With all this talk about data, privacy, tracking, surveillance advertising, regulations, and related topics I noticed that there is little discussion on what is actually collected and how it is being used. So I went on and put the consumer hat on, going down the rabbit hole of checking what some of the largest corporations are tracking and how they are using the information. And yes, Apple is one of them.
Hop on. This will be a wild ride!
What is this about?
Let’s start with the questions I will try to answer. Questions like what data is collected…
Even in the early days of social networks with MySpace and Facebook, the internet was rooted in different philosophies around identity. There are a few social networks such as Reddit and Telegram that thrive by offering anonymity, but most of the other players are taking the opposite route. The basic approach of identity on the internet lies in different value exchanges with the consumer, with some players such as Twitter allowing for the two options simultaneously.
I would argue that there is value in both, as they satisfy different consumer needs. …
This autumn, what is probably to be mid to end of September, Apple is launching its iOS 14 update with new privacy regulations shaking up the mobile advertising ecosystem. There have been many discussions and articles written about how this will affect publishers, advertisers and other players in the industry and we previously discussed how the forecasted “apocalypse” is actually a very important milestone for privacy-first advertising. …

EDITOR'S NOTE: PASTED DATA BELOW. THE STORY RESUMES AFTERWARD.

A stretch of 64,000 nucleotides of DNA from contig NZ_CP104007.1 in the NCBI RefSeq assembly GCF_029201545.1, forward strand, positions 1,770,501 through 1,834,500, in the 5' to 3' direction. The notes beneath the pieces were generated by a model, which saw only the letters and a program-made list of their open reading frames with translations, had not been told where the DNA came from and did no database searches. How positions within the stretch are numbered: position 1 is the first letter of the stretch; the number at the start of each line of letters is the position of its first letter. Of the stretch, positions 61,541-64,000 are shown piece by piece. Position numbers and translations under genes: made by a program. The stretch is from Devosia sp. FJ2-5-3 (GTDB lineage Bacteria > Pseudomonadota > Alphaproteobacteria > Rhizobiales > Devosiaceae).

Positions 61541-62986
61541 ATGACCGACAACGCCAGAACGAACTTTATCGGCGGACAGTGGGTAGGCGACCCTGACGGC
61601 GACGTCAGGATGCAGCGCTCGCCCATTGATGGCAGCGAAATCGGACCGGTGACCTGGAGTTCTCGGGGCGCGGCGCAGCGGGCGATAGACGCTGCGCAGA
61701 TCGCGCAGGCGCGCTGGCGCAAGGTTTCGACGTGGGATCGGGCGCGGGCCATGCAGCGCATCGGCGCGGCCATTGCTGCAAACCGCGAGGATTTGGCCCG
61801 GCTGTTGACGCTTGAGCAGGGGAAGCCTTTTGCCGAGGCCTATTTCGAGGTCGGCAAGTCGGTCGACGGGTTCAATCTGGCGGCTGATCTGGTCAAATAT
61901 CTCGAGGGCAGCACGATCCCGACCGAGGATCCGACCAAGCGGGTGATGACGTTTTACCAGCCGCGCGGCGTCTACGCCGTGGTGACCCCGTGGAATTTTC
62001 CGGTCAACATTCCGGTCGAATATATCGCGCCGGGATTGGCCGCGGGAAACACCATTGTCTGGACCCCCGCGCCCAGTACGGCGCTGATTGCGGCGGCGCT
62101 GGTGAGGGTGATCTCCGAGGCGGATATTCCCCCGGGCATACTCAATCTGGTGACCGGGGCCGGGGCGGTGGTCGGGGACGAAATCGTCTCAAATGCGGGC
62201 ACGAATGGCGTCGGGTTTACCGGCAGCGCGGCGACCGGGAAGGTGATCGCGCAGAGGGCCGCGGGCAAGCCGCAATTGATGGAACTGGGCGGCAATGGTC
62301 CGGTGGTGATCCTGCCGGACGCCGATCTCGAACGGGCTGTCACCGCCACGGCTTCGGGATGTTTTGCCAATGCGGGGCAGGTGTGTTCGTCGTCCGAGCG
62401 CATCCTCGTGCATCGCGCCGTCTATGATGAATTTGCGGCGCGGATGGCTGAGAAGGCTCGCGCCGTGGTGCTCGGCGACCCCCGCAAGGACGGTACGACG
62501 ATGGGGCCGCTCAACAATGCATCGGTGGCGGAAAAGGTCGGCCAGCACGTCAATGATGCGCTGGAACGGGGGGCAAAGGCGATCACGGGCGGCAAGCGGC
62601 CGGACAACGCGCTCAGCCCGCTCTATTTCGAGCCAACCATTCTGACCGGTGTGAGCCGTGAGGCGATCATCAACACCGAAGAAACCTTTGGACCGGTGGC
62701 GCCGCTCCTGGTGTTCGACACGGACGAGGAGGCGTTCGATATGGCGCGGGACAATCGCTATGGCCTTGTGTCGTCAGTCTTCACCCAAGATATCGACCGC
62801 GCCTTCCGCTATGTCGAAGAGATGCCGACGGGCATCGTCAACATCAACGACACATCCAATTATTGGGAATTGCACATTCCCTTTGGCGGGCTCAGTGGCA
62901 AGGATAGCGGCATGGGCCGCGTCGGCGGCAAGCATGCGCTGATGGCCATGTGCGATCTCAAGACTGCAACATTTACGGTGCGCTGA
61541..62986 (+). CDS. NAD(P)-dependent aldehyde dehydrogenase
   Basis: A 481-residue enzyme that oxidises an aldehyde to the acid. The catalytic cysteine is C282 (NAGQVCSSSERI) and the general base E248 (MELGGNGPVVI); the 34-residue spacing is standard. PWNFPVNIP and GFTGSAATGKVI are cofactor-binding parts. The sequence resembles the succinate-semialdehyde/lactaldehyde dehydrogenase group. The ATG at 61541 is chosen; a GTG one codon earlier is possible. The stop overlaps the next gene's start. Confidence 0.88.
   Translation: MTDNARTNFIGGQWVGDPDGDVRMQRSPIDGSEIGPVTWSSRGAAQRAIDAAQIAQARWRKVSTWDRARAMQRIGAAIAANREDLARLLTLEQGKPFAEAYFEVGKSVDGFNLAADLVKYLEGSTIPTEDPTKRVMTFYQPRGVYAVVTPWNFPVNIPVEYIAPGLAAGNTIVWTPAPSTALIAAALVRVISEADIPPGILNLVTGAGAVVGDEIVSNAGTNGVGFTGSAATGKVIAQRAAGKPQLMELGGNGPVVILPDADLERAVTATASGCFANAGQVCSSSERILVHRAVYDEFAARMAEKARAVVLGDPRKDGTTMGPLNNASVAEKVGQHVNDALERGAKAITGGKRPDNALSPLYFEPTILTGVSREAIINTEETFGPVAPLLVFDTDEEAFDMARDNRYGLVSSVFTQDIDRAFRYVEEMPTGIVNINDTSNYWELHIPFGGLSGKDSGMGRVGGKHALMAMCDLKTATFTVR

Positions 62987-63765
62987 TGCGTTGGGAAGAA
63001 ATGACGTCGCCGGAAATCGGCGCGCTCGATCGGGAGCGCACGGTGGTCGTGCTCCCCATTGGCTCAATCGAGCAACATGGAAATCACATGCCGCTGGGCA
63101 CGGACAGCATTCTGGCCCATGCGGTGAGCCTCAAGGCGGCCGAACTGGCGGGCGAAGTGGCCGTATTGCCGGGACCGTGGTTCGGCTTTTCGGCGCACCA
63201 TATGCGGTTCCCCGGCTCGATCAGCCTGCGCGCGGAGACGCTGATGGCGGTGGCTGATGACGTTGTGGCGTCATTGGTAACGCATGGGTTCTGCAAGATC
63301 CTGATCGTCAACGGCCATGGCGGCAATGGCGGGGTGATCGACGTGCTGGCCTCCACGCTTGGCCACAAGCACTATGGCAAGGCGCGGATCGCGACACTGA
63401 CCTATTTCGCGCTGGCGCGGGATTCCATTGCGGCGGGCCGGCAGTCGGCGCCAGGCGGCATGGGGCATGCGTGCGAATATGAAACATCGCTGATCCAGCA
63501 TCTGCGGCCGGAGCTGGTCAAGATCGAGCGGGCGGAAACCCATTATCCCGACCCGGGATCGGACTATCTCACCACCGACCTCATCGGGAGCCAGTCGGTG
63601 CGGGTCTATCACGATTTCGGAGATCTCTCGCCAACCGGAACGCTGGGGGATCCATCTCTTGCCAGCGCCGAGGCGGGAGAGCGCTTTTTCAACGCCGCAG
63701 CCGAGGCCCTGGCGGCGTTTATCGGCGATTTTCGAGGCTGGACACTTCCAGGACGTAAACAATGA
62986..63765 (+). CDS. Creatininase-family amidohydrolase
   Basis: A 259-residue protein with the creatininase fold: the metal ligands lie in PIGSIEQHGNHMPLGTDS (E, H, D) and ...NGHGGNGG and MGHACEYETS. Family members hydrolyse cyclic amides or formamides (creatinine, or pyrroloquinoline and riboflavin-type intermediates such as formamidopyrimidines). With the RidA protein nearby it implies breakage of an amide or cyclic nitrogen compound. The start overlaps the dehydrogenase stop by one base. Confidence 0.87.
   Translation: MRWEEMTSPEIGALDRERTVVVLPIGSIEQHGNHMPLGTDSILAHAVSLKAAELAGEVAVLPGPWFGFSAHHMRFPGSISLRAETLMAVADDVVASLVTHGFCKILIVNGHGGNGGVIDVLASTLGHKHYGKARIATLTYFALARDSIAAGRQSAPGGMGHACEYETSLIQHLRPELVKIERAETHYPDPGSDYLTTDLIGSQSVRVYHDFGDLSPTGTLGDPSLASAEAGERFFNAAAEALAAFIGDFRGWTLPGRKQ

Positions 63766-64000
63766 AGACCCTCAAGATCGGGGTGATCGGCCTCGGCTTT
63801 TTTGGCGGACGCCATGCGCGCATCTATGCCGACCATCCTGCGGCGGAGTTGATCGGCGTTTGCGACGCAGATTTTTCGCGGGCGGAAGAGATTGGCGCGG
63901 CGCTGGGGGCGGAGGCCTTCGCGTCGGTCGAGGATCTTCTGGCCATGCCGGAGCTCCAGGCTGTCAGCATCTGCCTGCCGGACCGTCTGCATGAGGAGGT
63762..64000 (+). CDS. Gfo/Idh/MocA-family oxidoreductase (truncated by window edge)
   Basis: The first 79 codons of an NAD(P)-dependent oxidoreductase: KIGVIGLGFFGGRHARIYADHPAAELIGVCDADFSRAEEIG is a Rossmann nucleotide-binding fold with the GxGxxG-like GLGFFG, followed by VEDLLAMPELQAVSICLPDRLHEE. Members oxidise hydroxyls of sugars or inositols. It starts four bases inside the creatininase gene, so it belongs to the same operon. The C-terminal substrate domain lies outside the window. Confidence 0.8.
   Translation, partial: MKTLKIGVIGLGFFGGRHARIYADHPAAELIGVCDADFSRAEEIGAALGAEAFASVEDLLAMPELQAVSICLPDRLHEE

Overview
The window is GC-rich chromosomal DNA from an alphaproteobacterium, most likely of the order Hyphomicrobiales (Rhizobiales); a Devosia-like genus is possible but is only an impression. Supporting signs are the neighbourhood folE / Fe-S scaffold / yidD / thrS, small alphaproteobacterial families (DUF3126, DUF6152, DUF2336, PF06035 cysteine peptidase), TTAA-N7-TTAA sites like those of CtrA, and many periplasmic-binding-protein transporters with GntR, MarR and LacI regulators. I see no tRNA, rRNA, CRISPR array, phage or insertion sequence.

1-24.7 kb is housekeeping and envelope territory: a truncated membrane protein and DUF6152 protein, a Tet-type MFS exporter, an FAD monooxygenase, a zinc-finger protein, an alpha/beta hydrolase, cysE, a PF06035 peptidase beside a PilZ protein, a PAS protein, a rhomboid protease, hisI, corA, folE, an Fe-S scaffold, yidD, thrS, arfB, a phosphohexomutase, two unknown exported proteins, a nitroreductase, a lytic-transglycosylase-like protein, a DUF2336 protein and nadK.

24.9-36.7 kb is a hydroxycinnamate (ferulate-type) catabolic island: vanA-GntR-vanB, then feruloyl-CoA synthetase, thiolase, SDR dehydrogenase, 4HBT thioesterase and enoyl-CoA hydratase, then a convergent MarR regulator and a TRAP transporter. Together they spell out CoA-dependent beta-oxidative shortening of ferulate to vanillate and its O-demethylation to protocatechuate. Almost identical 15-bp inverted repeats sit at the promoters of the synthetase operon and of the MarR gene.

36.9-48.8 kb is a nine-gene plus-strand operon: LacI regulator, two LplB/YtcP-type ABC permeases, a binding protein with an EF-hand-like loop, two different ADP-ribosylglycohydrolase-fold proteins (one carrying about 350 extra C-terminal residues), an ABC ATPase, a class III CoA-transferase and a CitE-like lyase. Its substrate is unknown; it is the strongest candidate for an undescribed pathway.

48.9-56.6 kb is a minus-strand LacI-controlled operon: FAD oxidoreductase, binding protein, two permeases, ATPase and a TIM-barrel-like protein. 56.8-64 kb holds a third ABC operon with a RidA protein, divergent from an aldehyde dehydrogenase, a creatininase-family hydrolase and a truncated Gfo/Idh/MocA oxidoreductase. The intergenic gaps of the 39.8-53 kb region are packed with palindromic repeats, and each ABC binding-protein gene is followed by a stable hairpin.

In the last few weeks, there has been a considerable buzz around Apple’s IDFA announcement with myriads of articles predicting the apocalypse, death, or similar doom of the whole digital advertising industry for iOS. But is this really an apocalypse — or death of an 80 billion dollar business? Quite the opposite.
On the 22nd of June this year Apple announced its upcoming iOS 14 update, which, among other features, will include crucial privacy changes upon which much of the industry relies on. The privacy changes concern thereunder the IDFA (Identifier for Advertising), which will not be an automatic opt-in…
I recently had the pleasure to be interviewed by Rafi Cohen for Faultline Magazine. Please find the full piece below.
In its pursuit of the mobile gaming market, PubNative, a German app-focused supply-side platform (SSP), is tentatively exploring the possibilities of VR. Speaking to Faultline this week, the company’s founder and CEO, Ionut Ciobotaru admitted that his “interest is just exploratory.”
“For now, VR just doesn’t have the critical mass to be monetizable for ad companies,” he added.
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